High-profile Brexit backer Lord Simon Wolfson has renewed calls for the Government to let in more foreign workers to alleviate labour shortages that have plagued Scottish firms and the wider UK business community.

The Conservative life peer, who is chairman of retailing giant Next, said the UK's current immigration policy is crippling economic growth by blocking incoming workers at a time when firms are desperate for labour. A survey last month by the Confederation of British Industry (CBI) found that nearly three-quarters of UK companies have suffered from staffing shortages during the past year.

“We have got people queueing up to come to this country to pick crops that are rotting in fields, to work in warehouses that otherwise wouldn’t be operable, and we’re not letting them in,” Lord Wolfson said in an interview with the BBC.

He added: "I think in respect of immigration, it's definitely not the Brexit that I wanted, or indeed, many of people who voted Brexit wanted.

"And we have to remember, you know, we're all stuck in this Brexit argument, we have to remember that what post-Brexit Britain looks like, is not the preserve of those people that voted Brexit, it's for all of us to decide."

HeraldScotland: Lord Simon WolfsonLord Simon Wolfson (Image: PA Wire)

Despite voting in favour of Brexit, Lord Wolfson has been an outspoken critic of new immigration rules that followed the UK's exit from the European Union. He has maintained that the majority of people in the UK have a "very pragmatic view" of immigration, and is calling for what he described at "economically productive migration".

Brexit frictions have added to the mounting woes of Scottish companies facing spiralling cost increases and slumping consumer confidence. Food, tourism, hospitality and care firms have been among those hit the hardest by labour shortages, but most sectors are struggling to fill vacancies.

David Lonsdale, director of the Scottish Retail Consortium (SRC), said the tight labour market is one of several factors pushing up costs.

“Many retailers are hiring not only for shop and warehouse staff, but for digital and IT roles too – and they are not alone, with a ‘bidding war’ for talent across industries," he said. "Retailers are taking what steps they can to address these skills shortages, raising wages, improving employee benefits, and increasing in-house training, but with rising costs and falling consumer confidence, investment can be difficult to afford.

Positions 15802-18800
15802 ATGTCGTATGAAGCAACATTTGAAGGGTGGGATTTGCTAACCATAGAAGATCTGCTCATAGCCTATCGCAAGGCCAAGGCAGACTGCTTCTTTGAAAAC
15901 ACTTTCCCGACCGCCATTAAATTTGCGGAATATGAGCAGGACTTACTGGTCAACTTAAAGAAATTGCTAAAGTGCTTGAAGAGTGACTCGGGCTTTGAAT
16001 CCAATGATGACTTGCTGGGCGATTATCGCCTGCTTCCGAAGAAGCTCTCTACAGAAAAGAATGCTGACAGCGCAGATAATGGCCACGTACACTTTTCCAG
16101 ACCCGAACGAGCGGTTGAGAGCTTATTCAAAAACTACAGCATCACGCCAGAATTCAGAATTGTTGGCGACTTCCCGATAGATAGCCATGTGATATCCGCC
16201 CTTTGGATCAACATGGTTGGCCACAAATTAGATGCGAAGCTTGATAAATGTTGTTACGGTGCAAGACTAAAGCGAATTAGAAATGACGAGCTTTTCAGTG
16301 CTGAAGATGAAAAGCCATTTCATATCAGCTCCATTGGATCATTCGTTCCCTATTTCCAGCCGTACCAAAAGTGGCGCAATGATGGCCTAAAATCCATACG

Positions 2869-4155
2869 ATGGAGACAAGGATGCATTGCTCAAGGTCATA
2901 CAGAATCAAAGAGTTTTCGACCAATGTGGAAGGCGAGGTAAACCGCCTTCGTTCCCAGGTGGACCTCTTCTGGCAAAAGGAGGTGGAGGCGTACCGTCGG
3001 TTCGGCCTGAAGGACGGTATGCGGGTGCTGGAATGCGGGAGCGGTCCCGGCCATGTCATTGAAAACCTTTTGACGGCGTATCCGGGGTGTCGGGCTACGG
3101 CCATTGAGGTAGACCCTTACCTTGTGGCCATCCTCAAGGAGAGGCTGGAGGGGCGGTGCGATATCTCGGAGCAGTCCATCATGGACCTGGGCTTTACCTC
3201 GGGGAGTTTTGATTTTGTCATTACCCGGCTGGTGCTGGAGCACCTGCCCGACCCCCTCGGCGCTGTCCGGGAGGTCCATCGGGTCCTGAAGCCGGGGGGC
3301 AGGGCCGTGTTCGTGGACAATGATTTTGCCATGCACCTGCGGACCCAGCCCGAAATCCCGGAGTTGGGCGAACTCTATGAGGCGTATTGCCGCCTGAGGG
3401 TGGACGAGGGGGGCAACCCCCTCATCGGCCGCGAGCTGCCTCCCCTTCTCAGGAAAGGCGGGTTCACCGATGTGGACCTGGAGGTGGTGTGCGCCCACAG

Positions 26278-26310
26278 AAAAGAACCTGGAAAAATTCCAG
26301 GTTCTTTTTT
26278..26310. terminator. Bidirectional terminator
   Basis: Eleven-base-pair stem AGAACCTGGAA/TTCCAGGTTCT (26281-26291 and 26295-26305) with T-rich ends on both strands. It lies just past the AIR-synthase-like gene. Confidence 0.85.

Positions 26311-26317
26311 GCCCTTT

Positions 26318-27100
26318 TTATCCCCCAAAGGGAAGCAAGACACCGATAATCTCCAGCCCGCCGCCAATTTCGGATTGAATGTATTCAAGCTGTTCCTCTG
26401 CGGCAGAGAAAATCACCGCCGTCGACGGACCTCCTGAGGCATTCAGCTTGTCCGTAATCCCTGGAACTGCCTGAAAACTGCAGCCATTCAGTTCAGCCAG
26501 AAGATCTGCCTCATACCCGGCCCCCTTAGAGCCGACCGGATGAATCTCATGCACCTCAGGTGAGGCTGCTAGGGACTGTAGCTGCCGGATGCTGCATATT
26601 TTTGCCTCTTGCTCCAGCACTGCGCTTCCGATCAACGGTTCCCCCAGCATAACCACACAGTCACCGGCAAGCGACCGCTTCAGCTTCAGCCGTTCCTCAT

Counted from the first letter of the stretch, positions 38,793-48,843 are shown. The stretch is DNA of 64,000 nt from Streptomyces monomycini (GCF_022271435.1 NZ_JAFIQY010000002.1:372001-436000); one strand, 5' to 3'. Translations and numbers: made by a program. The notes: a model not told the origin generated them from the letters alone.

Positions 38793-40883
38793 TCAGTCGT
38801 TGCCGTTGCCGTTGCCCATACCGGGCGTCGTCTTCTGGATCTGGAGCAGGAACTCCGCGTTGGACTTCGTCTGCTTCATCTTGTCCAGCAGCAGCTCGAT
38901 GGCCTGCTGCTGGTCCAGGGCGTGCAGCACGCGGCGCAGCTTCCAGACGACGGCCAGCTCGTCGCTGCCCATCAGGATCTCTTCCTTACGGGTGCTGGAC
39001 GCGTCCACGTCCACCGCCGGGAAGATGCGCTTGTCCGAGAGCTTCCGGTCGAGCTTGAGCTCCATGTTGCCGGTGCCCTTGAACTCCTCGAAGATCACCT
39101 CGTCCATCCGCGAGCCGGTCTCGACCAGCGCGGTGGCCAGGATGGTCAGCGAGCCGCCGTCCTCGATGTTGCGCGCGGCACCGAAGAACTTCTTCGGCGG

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"A more flexible, demand-led immigration system and reform of the Apprenticeship Levy – which would help retailers to increase their own training capacity – would help.”

Liz Cameron, chief executive of the Scottish Chambers of Commerce (SCC), said staff shortages remain among the top three concerns of its members alongside energy costs and inflationary pressures. Latest data from the SCC indicates that at least half of all businesses are facing labour market difficulties, rising to six out of 10 for those in the manufacturing and tourism industries.

“The impact of the pandemic and EU exit has laid bare the workforce and skills challenges facing Scottish businesses with shortages of staff emerging across multiple sectors," she said. "The Scottish and UK Government must work together to address these challenges and create an environment that allows businesses to attract talent and plug gaps in the workforce with ease."

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Lord Wolfson suggested that businesses needing foreign workers should pay a tax of 10 per cent on their salaries. This, he said, would ensure that only those which genuinely can't find UK workers would recruit from overseas.

“It would automatically mean that businesses never bought someone into the company from outside if they could find someone in the UK,” he said. “But if they genuinely can’t, they’ll pay the premium."